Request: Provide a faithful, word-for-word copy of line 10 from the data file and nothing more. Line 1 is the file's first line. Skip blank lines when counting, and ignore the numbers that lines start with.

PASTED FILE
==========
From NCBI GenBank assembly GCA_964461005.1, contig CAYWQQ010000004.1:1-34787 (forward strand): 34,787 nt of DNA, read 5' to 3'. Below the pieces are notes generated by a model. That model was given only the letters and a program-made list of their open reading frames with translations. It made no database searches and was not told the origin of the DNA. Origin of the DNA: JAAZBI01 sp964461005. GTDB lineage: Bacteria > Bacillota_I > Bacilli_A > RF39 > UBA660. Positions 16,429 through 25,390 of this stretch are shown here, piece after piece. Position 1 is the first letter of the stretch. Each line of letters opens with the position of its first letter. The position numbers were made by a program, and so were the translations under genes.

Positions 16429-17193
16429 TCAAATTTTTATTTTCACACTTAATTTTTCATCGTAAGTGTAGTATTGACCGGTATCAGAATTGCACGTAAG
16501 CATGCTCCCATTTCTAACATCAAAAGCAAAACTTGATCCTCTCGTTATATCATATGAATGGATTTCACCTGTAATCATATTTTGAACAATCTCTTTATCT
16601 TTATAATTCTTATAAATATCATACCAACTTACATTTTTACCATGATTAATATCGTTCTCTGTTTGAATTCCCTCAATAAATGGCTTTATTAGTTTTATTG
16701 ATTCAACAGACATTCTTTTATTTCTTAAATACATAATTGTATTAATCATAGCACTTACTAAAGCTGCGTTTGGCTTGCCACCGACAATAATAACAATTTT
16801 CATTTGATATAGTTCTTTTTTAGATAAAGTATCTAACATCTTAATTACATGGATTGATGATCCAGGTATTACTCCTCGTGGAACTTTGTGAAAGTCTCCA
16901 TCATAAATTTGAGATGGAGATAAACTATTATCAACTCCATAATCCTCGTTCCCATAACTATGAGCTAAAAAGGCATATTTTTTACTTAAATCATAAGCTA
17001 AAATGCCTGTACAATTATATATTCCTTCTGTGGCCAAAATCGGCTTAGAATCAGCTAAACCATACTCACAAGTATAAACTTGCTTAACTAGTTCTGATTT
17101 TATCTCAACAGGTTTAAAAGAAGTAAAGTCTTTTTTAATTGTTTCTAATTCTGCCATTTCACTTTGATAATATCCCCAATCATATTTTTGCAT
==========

17101 TATCTCAACAGGTTTAAAAGAAGTAAAGTCTTTTTTAATTGTTTCTAATTCTGCCATTTCACTTTGATAATATCCCCAATCATATTTTTGCAT